Ann Arbor Review

INSIDE THIS ISSUE:

Lana Bella
Laszlo Slomovits
Amit Parmessur
Elisavietta Ritchie
Michelle Bailat-Jones
Yuan Hongri
Yevgeniya Przhebelskaya
Alex Ferde
Karyn M. Bruce
Rajuish Mishra
Alan Britt
Patrick Ashinze
Shutta Crum
Fahredin Shehu
Paul B. Roth
Helen Gyigya
Aneek Chatterjee
Joanie Freeman

Gale Acuff
Robert Nisbet
Fred Wolven
Sreekanth Kopuri

Michael Lee Johnson
Silvia Scheibli
Richard Gartee
Ali Znaidi
Jennifer Burd

John Grey
Running Cub
Peycho Kanev


Ann Arbor Review

is an independent

International Journal & ezine

Copyright (c) 2019 Francis Ferde
All rights revert back to each poet.
--editor / Southeastern Florida
------------------------------------------------

AAR history note:  in print 1967 - 1980.  Irregular publications 1980 - 2004.  As ezine 2004 - present. Most of 51 years all together....

------------------------------------------------
staff:
Francis Ferde
Silver Grey Fox
Running Cub
Fred Wolven

 

Submissions via e-mail:

poetfred@att.net

 

STORM IN A TEACUP

Itís no worry if you live in a place
where there is so much bitterness around
desalination. Where Hindu priests get
a piece of the beach to build non-veg snacks.
Where the word clothes doesnít rhyme with the word loathes.
Itís no worry if you live in a place
where people promised to live to be a
hundred are diagnosed with fake cancer.

Itís no worry if you live in a place
where children kick a football and have to
look for it in the grass. Where the police
cannot act due to gross lack of paper.
Where people drive to go and walk in gyms.
Itís no worry if you live in a place
where politicians stand on your shoulders,
and pee on your head, with your permission.

Itís no worry if you live in a place
where universities are less equipped
than kindergartens. Where fat lightning strikes
when gay sunrays are predicted to shine.
Where heroes and villains sell heroin.
Itís no worry if you live in a place
where mighty Apollo and immortal
Phoenix are the two most consumed legends.

Itís no worry if you live in a place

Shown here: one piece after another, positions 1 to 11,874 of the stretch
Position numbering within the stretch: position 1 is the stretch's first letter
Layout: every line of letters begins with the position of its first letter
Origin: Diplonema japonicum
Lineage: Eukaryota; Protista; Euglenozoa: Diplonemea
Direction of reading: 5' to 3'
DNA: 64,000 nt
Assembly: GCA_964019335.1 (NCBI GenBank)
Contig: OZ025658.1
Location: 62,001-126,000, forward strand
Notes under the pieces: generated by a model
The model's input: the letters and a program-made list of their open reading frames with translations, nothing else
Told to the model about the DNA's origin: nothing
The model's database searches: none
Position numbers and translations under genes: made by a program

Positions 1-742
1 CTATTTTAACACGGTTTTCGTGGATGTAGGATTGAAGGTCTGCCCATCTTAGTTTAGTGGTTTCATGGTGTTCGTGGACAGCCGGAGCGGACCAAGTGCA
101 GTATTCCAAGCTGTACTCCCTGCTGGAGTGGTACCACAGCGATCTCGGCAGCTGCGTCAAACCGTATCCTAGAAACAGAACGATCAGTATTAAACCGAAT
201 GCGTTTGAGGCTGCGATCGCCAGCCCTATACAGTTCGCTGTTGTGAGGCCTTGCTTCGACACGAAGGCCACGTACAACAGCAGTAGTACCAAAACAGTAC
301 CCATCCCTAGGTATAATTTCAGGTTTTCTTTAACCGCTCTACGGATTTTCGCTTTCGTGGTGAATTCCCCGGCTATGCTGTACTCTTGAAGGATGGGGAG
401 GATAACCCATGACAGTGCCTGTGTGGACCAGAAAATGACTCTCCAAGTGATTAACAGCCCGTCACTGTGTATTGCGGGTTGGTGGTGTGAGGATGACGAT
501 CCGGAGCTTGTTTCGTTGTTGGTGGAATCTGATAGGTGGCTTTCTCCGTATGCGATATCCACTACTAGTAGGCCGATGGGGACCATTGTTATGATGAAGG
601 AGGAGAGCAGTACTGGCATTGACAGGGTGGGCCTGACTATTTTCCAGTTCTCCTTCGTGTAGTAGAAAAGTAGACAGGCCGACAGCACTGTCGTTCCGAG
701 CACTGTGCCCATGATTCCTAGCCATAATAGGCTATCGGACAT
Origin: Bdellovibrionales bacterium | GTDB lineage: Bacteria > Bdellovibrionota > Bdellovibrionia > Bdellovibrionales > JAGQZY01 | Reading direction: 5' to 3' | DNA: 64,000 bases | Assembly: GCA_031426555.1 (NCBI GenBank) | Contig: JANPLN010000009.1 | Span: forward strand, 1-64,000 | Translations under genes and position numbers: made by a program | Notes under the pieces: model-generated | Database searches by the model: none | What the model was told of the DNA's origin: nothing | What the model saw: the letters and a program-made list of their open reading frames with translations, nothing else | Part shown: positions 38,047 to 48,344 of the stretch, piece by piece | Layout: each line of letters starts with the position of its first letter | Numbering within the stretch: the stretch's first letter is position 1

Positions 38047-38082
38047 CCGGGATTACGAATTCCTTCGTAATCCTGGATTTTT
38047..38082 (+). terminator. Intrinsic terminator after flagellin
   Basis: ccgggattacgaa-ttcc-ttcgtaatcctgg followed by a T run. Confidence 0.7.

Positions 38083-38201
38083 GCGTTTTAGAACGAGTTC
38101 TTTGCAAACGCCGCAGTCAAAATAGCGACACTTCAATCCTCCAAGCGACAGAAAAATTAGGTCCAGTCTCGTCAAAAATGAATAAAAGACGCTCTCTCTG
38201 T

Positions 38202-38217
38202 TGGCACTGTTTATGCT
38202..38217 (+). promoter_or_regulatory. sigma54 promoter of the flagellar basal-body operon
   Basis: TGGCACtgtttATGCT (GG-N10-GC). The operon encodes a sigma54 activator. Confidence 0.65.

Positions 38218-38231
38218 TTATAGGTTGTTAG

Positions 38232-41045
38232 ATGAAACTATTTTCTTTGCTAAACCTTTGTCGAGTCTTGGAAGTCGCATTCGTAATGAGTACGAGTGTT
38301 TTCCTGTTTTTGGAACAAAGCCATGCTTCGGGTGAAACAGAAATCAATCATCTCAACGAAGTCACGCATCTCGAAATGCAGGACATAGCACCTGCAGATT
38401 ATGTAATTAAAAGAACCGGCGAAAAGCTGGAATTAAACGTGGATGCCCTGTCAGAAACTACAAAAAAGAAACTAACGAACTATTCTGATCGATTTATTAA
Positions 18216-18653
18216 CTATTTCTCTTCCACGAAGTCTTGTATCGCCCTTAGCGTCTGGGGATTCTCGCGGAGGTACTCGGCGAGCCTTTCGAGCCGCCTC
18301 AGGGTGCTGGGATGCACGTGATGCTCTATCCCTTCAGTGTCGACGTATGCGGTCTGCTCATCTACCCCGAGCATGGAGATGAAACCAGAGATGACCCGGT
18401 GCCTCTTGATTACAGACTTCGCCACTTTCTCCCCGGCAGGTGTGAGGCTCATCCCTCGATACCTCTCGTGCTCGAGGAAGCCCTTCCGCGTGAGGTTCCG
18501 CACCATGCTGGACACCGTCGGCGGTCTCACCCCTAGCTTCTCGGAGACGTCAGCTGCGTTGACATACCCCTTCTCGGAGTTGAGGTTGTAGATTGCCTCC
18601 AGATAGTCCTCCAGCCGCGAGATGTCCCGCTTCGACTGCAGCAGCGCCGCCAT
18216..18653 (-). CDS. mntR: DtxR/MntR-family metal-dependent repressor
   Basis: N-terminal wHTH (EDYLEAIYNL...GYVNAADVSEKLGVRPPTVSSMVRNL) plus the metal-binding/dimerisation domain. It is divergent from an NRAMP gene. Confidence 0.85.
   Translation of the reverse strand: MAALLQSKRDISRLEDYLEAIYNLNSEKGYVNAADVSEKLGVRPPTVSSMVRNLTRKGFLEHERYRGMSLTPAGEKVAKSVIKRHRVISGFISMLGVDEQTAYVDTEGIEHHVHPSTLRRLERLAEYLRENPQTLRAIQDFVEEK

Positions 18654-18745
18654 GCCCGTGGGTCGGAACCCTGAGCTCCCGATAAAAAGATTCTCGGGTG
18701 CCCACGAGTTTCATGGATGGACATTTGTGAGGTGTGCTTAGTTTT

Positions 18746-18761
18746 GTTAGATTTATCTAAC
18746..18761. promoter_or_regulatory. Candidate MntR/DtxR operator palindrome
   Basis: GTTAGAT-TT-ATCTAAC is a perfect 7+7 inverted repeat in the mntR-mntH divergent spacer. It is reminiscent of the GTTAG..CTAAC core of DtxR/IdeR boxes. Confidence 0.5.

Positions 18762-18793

where there is water everywhere, except
in your tap. Where (macho) drivers have crushed
courtesy dead on roads full of stitches.
Where leaders lead, and err, like all humans.
Itís no worry if you live in a place
where people have egos healthier than
their health. Where women deliver babies

in public hospitals with one leg in
their coffin, each. Where two persons notice
they have the same identity card and
one suddenly ceases to exist. Where
everyone wants a job but few do the
job. Where a storm in a teacup or a
teacup in a storm makes no difference.
Itís no worryóitís no worry at all.

 

BEDS

Volcanoes of sin, craters of virtue.
      I still berate those beds that forced my head
            onto a downy pillow to find sleep
                  The bed in the prayer room, the bed near the plantain.

Beds where things I wantedónever happened.
      And where things I never wanted just happened.
            Thereís that little bed I got for myself,
                 where I found the fountain spurts more than just water.

And thereís the bed where I found no difference
       between a torn blanket and human skin.
           Thereís the old King-size bed, with the redolence
                 of my grandparents, where their dear shadows still

sway to remind me of their last pain, each.
     Thereís the bed where I dug deep holes to hide tears.
           Where, after dinner, I gave my ugly lips
                 to my abstract beloved to taste, with fatal fire flowing

from my wild heart. How the longcase clock would mince
     the nights! How I felt like a boxer trapped
           on the ropes, bullied, bruised, when darkness,
                complete darkness would ridicule my beautiful soul.

And then, thereís the bed where I spent just one night
      and bliss oozed from the blows in my stomach.
            And from the seeds of a strangerís innocence,
                  I almost grew both a beard and a cute baby.

Now I start to see that grim, forsaken bedó
      where Iím bent, and blind, and lame. I smell of urine,
             have a fruity breath, a few teeth missing, stinky feet.
                  How I wish my beds had been little, brightly-lit cradles

with a mosquito net, and tidily arranged toys.

 

Amit Parmessur, Quatre-Bornes, Mauritius
 

   


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